On April 16, Albion College Union Board hosted it’s 2019 Big Show with opener Oferle and headliner/childhood heartthrob Jesse McCartney.
Prior to that Tuesday night, the campus was buzzing with excitement over McCartney’s upcoming appearance. McCartney’s hit single, “Beautiful Soul,” could be heard while walking through Whitehouse Hall or strolling across campus as students prepared for the show.
On the day of the show, students, community members and some faculty and staff gathered around the stage outside of Kresge Gymnasium on the Quad in anticipation. Opening band, Oferle, a family band from Nashville, played some original and cover songs to amp the audience up.
At 9:00 p.m., the crowd began chanting, “Jesse!” McCartney ran out on stage with the drums pounding, the electric guitar blaring and the crowd screaming. He opened the concert with “She’s No You,” followed by “Leaving.”
During a cover of Robin Thicke’s song, “The Stupid Things,” McCartney asked to bring up a member from the audience to sing with him. Jordan Marmul, junior, from Glen Lake, Michigan, was the lucky student.
“I just want you to know meeting you has been on my bucket list since I was twelve,” said Marmul on stage.
“Well, check it off, baby,” responded McCartney.
After McCartney sang some of his new songs, like “Wasted,” and “Better With You,” he left the stage, only to be brought back with an encore of what the crowd wanted: “Beautiful Soul.”
After the concert, Pleiad reporter Gabby Henriksen sat down with McCartney for a few minutes for an interview:
Gabby Henriksen: Have you been to Michigan before?
Jesse McCartney: Of course! I’ve never been here [to Albion], but I’ve been to Detroit many, many times.
G: How did it feel coming back?
J: It felt great! It felt less cold than the last time I was here. It’s great when I come back during the warm months. Detroit is a great city for me and all of Michigan actually. I’ve been to Grand Rapids and it’s a great welcoming state always.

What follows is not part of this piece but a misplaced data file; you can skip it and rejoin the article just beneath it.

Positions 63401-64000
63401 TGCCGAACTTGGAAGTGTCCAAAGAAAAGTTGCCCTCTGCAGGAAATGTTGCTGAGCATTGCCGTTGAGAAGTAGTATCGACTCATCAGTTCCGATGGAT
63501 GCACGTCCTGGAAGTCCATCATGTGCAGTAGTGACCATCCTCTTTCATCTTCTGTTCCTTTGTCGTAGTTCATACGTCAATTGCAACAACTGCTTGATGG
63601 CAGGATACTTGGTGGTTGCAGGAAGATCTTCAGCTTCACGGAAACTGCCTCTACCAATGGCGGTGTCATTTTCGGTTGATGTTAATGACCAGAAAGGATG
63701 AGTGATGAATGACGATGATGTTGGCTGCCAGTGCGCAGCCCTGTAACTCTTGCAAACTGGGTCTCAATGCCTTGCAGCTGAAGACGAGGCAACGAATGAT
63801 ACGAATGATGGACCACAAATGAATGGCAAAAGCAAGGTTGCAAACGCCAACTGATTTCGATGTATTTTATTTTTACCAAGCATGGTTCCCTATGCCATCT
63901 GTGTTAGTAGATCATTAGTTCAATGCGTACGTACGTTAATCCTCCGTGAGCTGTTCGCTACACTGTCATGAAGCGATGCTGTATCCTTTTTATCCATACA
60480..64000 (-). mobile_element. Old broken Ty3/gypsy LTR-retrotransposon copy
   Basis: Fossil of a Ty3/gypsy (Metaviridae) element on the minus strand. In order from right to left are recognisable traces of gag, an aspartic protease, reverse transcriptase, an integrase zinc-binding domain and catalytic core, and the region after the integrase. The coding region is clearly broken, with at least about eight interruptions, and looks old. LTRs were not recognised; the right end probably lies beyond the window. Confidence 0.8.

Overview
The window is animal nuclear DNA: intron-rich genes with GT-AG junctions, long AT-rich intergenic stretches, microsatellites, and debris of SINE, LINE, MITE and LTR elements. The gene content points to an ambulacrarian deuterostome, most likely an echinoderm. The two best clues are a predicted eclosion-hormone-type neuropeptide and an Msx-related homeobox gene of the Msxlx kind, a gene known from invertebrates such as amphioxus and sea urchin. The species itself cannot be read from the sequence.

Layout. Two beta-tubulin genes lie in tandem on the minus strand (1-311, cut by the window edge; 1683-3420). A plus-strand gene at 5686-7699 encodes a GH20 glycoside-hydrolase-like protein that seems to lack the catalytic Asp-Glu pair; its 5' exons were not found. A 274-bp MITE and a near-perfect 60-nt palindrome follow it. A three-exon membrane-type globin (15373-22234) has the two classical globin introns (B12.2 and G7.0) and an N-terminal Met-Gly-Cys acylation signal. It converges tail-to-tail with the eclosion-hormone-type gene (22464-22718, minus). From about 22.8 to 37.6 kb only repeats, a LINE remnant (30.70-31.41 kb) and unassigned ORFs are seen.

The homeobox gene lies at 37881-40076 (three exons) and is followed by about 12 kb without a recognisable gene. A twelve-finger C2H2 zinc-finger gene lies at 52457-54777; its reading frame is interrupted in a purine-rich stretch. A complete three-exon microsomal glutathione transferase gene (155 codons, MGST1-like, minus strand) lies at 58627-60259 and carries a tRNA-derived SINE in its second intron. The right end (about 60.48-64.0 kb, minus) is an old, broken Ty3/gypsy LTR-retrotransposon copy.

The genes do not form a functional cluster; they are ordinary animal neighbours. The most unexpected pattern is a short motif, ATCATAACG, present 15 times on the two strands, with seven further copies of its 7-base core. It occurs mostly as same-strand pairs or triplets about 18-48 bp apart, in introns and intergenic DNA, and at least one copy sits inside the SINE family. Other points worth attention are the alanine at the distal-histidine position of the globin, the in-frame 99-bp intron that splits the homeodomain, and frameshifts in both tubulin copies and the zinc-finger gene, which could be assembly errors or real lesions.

G: Is there anything you do before performances to help yourself up?
J: A lot of pushups to get the adrenaline coursing through my body — try to get myself amped up. I try to control the adrenaline. I never get nervous, but there’s so much adrenaline running through your body and especially if you have to play piano or sing really slowly, it really can mess with your physical playing. I get a lot of adrenaline and I get super excited. It’s just about harnessing it.
G: Is performing at a college different than any other venue?
J: College’s are just a lot of fun, it’s usually a weekend, tonight’s an exception, but college crowds in general are always having a good time and are pretty carefree. I love the spring events more than the fall because a lot of them you can do outside and there’s anything goes kinda feeling, there’s so many variables at a college show which makes for a lot of fun as an entertainer because you can sort of pull from the moments that happen in the audience and use it to entertain. So I love performing colleges. I think this is literally after a weeks ago, I’ve done over 100 colleges in the last two years so it’s a fun gig.
G: Do you always bring up people at every concert?
J: Oh, yes.
G: How does it feel to be at Albion?
J: This was a really fun crowd. They were super turned up. All colleges are pretty up, but this one was consistently throughout the whole show — their energy was at 11. Sometimes there can be some lulls, and once in a while I’ll cut a song if I feel the crowd isn’t performing the way I want them to or I’m not getting from them what I want. But tonight, full setlist.
G: Favorite type of candy?
J: Dark chocolate.
G: Favorite movie?
J: Basketball Diaries.
G: Favorite music artist?
G: Spirit animal?
G: If you weren’t a musician, what would you have been?
G: What made you interested in music?
J: My parents.
G: Are you coming out with anything new you want to broadcast out there?
J: So this year, as soon as I finish this April and early May of spring college shows, my goal is to be at home in the studio writing all of May and June so that I can finish up an EP, maybe a full album. I don’t want to make any promises because a lot of times you can get into the studio and write and work, but you can’t promise something great is going to happen. I’d like it to happen, but I am working to finish a full-length album if I can, and if I can’t, I’ll put out whatever I can that I think is amazing, is the best. New music this year — I’m going overseas in the summer but then hopefully back in the States touring in the fall.